CUTLINE: From left: Mayor Sam Weaver, U.S. Department of Housing and Urban Development Secretary Marcia Fudge, U.S. Rep. Joe Neguse, Boulder Housing Partners executive director Jeremy Durham. Lucas High/BizWest.

HUD secretary stresses cooperation, compassion in Boulder visit

BOULDER — U.S. Department of Housing and Urban Development Secretary Marcia Fudge was visibly shocked Tuesday in Boulder when she learned from a reporter that the median sales price for homes in the city is north of $1 million.

“That’ll limit growth all on its own!” she exclaimed, echoing fears from local leaders that Boulder — named this week the country’s top place to live by the U.S. News & World Report — will stagnate as it becomes a place only millionaires will live. 

Fudge joined some of those leaders, along with U.S. Rep. Joe Neguse, D-Boulder, in a tour of a Boulder Housing Partners facility. While in the city, she also held a roundtable discussion with local stakeholders to discuss ways to reduce homelessness and increase housing accessibility. 

“Affordable housing is a subject that occupies a lot of our time here in Boulder,” Mayor Sam Weaver said, calling the topic “probably the most difficult challenge we face.”

Rising housing costs, which have far outpaced wage increases, have led to a supply shortage, Fudge said. The federal government must make policies to combat this phenomenon. 

That could come in the form of having the government actually build houses (under his Build Back Better Plan, Pres. Joe Biden has requested $300 million to build two million new housing units, for example) or supporting programs that encourage other groups to add to the housing supply such as increasing tax credits for developers or bolstering HUD’s Community Development Block Grant Program.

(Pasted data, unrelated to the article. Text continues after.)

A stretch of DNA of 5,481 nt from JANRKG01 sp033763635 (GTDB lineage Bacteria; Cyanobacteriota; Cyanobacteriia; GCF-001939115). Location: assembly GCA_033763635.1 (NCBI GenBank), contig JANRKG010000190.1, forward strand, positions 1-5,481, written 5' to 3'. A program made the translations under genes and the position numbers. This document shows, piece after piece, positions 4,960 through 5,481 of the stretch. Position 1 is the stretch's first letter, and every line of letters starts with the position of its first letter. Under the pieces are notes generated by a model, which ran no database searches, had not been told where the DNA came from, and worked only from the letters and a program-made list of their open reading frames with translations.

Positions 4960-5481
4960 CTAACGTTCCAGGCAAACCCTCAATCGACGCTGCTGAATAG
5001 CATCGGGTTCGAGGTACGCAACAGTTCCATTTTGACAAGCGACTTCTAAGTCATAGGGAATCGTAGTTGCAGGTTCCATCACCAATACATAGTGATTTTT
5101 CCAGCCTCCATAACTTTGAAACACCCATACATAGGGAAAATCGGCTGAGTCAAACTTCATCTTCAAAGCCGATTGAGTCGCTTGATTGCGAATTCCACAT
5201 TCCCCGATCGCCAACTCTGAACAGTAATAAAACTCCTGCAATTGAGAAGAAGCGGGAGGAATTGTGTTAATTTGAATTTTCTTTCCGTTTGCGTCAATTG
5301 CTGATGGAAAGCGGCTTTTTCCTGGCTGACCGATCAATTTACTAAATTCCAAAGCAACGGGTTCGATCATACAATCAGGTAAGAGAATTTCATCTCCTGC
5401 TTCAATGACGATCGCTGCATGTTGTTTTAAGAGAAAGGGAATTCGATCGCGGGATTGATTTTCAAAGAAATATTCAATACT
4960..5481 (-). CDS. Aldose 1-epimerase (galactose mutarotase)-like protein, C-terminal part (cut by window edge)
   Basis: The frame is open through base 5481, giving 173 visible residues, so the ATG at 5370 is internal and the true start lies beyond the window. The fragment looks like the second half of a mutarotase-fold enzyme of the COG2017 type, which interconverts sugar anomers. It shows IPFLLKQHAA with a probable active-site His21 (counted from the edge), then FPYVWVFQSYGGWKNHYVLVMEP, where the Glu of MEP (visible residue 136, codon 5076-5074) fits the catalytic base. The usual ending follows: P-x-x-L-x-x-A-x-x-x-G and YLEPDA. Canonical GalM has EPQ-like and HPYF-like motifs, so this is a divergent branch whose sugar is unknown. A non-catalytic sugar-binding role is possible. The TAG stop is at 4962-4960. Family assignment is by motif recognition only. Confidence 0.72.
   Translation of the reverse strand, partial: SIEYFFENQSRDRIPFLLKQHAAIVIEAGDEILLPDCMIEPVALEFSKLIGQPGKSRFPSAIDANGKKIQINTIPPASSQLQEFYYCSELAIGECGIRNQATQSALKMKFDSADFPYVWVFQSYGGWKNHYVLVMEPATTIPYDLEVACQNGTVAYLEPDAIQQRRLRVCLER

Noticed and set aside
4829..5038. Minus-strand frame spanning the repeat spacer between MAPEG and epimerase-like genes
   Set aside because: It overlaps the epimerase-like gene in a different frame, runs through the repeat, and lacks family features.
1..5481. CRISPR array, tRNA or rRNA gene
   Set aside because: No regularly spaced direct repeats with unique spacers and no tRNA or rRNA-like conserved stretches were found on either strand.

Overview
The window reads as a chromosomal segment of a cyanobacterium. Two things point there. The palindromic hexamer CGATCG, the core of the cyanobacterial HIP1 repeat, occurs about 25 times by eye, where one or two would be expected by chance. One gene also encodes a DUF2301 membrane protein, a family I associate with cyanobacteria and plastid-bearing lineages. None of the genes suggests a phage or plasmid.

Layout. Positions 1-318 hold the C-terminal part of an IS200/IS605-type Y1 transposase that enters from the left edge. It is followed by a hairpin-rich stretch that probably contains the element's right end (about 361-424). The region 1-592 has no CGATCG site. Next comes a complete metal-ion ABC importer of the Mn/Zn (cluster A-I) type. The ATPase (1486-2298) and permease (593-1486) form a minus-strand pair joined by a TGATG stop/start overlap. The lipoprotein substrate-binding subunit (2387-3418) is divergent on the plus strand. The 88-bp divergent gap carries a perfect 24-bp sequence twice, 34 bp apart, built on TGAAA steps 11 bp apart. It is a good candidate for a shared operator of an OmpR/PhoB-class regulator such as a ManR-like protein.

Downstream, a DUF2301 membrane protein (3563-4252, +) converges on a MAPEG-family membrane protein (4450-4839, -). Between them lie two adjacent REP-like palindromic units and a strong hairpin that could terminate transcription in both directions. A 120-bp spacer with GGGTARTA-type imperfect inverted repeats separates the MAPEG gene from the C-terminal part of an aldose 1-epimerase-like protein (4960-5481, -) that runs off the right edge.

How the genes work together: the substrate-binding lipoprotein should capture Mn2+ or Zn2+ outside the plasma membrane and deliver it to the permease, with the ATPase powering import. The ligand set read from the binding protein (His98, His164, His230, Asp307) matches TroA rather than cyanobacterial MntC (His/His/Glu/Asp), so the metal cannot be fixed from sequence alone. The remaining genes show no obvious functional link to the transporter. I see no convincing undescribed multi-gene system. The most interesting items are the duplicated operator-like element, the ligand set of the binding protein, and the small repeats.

Neguse acknowledged that the federal government has little say in local issues such as land use or zoning, but leaders in Washington can “take steps that are complementary” to affordability efforts.

He pointed to the Affordable Housing Act of 2020, which closes certain loopholes and boosts the Low-Income Housing Tax Credit program, as an example. 

Regulations, whether locally or federally mandated, can be impediments for the development of new affordable housing stock by making the process more expensive for builders, he said. But in other cases — such as allowing developers to transition subsidized affordable units into market-rate housing within a short window of time — regulations may not be strong enough.

On a less policy-based and more humanistic level, the matter of increasing the supply of affordable housing relies on a willingness of the population, Fudge said. Too often, a lack of compassion and the “not in my backyard,” or NIMBY, mindset dooms affordable-housing efforts. 

“As long as you don’t want someone to live in your backyard who’s different from you, we’re going to have a problem,” she said. 

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BOULDER — U.S. Department of Housing and Urban Development Secretary Marcia Fudge was visibly shocked Tuesday in Boulder when she learned from a reporter that the median sales price for homes in the city is north of $1 million.

“That’ll limit growth all on its own!” she exclaimed, echoing fears from local leaders that Boulder — named this week the country’s top place to live by the U.S. News & World Report — will stagnate as it becomes a place only millionaires will live. 

Fudge joined some of those leaders, along with U.S. Rep. Joe Neguse, D-Boulder, in a tour of a Boulder Housing Partners facility. While in the city, she also held a roundtable discussion with local stakeholders to discuss ways to reduce homelessness and increase housing accessibility. 

“Affordable housing is a subject that occupies a lot of our time here in Boulder,” Mayor Sam Weaver said, calling the topic “probably the most difficult challenge we face.”

Rising housing costs, which have far outpaced wage increases, have led to a supply shortage, Fudge said. The federal government must make policies to combat this phenomenon. 

That could come in the form of having the government actually build houses (under his Build Back Better Plan, Pres. Joe Biden has requested $300 million to build two million new housing units, for example) or supporting programs that encourage other groups to add to the housing supply such as increasing tax credits for developers or bolstering HUD’s Community Development Block Grant Program.

Neguse acknowledged that the federal government has little…